Quicksand by Carolyn Baugh

Nora Khalil, Book 1

Synopsis: Officer Nora Khalil is used to navigating different terrains. As part of a joint task force set up by the Philadelphia Police Department, the FBI, and the local sheriff’s offices, she works to keep Philly’s mean streets safe from gang violence, while trying to honor the expectations of her traditional Egyptian-American family. She can hold her own against hardened murderers and rapists, and her years as a competitive runner ensure that no suspect ever escapes on foot.

Nora tries to keep her professional and personal lives separate, but when a mutilated body is discovered in a tough section of town, Nora must rely on both her police training and her cultural background to find out whether this is another gang-related killing or the grisly evidence of something even darker and more disturbing.

Review: I expected a lot while starting this novel but it’s true that I definitely did not expect that. This is not an easy book to read, and the author wasn’t easy about all the difficulties she has inserted in her book but that’s also what is fascinating here.

We discover a heroine that we do not necessarily have the habit of seeing. Nora is an Egyptian-American who made her little way in the police and tries to be strong if front of the ones who don’t think she is capable and to help those in need. Her skills in Arabic and religion can sometimes help her when she’s on the ground, being part of a team dealing with street gangs. But she is also a rather complex heroine, a woman who happens to be strong in her work but not as much in her family. She loves her brother and father, but her father has some very different views from what she would want for her life. Indeed, he is determined to arrange a marriage for her to a man she does not know, a choice she doesn’t want. But until then, Nora did not actually manage to truly break away from her father. He did not want her to leave his home. She never left. He did not want her to go to the prom with a boy. She did not go. He really does not want her alongside other men and this is something to which she tries to bend even though it is also quite difficult. But now, a desire to emancipate herself becomes more and more present.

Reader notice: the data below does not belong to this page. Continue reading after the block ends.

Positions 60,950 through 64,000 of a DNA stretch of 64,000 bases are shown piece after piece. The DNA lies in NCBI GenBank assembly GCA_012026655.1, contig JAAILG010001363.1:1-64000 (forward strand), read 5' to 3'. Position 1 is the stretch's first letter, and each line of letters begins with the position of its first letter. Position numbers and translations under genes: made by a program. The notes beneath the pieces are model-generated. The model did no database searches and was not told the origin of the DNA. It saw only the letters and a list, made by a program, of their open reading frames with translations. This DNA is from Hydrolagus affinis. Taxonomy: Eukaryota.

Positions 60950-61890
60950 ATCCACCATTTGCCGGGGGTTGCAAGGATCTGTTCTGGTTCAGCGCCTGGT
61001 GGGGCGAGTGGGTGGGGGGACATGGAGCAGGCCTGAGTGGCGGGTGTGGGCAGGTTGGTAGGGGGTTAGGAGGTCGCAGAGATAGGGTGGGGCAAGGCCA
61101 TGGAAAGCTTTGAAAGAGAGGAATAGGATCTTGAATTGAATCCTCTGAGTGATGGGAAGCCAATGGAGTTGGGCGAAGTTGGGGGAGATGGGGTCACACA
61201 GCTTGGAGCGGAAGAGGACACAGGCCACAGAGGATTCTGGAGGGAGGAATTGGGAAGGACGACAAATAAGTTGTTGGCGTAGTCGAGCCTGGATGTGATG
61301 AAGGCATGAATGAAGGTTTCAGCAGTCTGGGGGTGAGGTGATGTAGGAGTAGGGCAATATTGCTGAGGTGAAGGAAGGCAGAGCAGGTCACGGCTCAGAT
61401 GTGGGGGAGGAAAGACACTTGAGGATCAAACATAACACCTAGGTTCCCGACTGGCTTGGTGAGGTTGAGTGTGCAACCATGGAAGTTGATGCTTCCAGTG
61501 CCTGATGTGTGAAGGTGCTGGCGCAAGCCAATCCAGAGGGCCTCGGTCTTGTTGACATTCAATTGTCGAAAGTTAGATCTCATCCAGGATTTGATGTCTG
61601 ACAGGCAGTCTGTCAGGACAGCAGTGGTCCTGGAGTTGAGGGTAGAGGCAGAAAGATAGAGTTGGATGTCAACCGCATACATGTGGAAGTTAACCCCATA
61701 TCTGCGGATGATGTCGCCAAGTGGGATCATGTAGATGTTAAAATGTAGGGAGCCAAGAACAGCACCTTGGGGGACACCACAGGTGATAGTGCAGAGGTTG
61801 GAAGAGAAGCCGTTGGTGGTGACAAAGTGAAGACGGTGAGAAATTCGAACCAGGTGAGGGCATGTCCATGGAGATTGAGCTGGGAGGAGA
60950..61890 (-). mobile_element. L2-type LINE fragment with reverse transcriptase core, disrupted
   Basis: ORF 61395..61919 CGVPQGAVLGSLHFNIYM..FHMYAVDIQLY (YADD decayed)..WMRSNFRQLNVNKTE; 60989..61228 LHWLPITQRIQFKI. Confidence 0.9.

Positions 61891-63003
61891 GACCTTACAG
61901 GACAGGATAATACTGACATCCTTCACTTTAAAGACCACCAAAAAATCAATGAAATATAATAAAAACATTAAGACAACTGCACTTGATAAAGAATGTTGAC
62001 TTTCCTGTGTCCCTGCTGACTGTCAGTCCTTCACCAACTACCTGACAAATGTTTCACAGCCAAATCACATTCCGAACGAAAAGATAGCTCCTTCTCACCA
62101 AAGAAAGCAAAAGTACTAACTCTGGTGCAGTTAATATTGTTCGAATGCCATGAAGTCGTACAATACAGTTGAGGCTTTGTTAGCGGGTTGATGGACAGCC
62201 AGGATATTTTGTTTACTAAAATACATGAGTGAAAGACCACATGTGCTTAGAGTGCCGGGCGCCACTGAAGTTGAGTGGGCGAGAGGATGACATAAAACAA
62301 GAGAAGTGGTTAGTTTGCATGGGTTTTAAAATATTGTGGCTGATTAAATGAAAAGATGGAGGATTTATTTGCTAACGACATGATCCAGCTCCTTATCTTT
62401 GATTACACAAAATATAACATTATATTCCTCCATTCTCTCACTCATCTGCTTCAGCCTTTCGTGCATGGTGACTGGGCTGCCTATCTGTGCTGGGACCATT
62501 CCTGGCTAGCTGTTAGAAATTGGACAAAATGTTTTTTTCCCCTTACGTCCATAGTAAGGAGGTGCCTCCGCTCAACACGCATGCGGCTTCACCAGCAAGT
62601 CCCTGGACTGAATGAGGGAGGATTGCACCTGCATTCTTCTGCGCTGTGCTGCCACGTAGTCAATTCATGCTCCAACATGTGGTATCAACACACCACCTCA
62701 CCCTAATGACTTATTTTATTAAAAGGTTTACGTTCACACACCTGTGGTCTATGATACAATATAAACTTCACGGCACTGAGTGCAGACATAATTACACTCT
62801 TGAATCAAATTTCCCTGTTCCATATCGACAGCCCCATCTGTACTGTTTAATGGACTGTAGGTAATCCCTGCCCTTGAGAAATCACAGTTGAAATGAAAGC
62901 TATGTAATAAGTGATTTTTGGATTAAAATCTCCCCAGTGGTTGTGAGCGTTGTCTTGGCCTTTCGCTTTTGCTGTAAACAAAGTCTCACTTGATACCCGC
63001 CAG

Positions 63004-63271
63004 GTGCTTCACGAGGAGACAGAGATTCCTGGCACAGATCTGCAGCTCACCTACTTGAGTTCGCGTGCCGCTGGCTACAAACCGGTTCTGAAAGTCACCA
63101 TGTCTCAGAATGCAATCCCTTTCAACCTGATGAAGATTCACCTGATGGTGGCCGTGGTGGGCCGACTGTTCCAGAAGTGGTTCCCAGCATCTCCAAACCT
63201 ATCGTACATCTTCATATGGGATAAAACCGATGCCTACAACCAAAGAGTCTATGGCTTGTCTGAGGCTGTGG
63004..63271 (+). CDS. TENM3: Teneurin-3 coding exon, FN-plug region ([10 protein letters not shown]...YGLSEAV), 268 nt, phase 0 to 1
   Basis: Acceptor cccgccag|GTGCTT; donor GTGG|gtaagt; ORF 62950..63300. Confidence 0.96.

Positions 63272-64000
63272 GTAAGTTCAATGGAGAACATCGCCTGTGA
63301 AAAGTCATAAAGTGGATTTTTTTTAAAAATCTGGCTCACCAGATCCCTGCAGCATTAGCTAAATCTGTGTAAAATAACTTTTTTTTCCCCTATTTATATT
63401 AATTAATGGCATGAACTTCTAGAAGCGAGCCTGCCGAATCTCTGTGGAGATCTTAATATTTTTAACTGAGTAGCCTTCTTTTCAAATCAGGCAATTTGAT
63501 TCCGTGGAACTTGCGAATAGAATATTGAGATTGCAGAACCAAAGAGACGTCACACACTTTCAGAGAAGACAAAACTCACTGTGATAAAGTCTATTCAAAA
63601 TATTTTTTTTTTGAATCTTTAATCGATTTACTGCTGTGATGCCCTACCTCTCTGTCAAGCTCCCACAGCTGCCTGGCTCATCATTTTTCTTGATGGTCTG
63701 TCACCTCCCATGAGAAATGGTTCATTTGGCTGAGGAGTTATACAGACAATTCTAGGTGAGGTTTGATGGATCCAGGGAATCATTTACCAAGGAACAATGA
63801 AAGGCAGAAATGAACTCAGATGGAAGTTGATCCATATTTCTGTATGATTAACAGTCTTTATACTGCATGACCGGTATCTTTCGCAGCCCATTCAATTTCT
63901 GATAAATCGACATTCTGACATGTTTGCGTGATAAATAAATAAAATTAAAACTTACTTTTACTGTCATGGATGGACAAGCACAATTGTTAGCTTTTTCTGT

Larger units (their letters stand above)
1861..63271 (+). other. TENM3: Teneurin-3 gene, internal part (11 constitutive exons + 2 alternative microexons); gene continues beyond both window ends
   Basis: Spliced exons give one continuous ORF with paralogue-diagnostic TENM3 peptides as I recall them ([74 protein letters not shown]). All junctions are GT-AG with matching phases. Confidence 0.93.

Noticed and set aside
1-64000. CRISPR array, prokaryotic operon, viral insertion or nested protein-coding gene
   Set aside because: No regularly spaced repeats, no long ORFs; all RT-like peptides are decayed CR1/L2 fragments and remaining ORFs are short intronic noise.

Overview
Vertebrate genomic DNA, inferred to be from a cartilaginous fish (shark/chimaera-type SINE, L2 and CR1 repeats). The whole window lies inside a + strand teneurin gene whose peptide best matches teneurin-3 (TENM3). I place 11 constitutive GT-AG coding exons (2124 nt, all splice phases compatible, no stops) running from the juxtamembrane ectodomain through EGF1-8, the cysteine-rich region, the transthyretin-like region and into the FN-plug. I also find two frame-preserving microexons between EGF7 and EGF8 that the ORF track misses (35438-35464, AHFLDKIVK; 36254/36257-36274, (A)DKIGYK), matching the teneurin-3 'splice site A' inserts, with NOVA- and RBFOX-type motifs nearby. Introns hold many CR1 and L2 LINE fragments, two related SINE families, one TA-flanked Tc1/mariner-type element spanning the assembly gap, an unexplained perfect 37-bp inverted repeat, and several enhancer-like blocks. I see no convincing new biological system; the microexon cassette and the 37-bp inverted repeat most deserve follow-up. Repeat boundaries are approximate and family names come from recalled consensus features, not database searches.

We also feel the entire Muslim culture that the author wanted to show through here. The fact that some women are subjected, that some men sometimes think they are above religion because they are men but women can not. To understand that for a few the inter-religion relations are not so easy, to attend the prejudices of the people. To see the courage of some to help others even though their lives may be in danger of seeing that mosques may also allow some to teach things like the language of the country, to be able to speak and read and finally to understand that this is a complex but equally interesting culture.

I didn’t do into the details of the story and it’s true that this is there a real point to note. The story in which the author takes us is not easy and the themes are also very hard. We thus find slavery, murder, rape, pedophile relationships, drugs …. Yes a lot of difficult things that are really well handled here. I found that the author had really managed to write an exciting story, showing us the complexity, the horror that we can have in all things. It is not expected the investigation taking this special twist, everything takes a gigantic scale and we can see the horror of what people can commit. No it was not a very cheerful reading, but it was very interesting and it is very difficult to stop before finishing it. In addition to all this, I was surprised by the couple of the story and I was impatient to understand the word end of the story. So yes, it is a book that I took pleasure to discover and I am curious to read more of the series now.

 

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21 thoughts on “Quicksand by Carolyn Baugh

  1. A novel I’ve seen featured on several blogs. Interested in how the author deals with the cultural aspect of the story, I’m nevertheless a bit apprehensive that there might be too many big issues being dealt with to make this a book I’ll enjoy.

  2. Wow, this book is timely and provoking. Not necessarily offesive, but because it took the Muslim faith as one of it’s themes, I’m sure it’s going to incite a lot of discussion.

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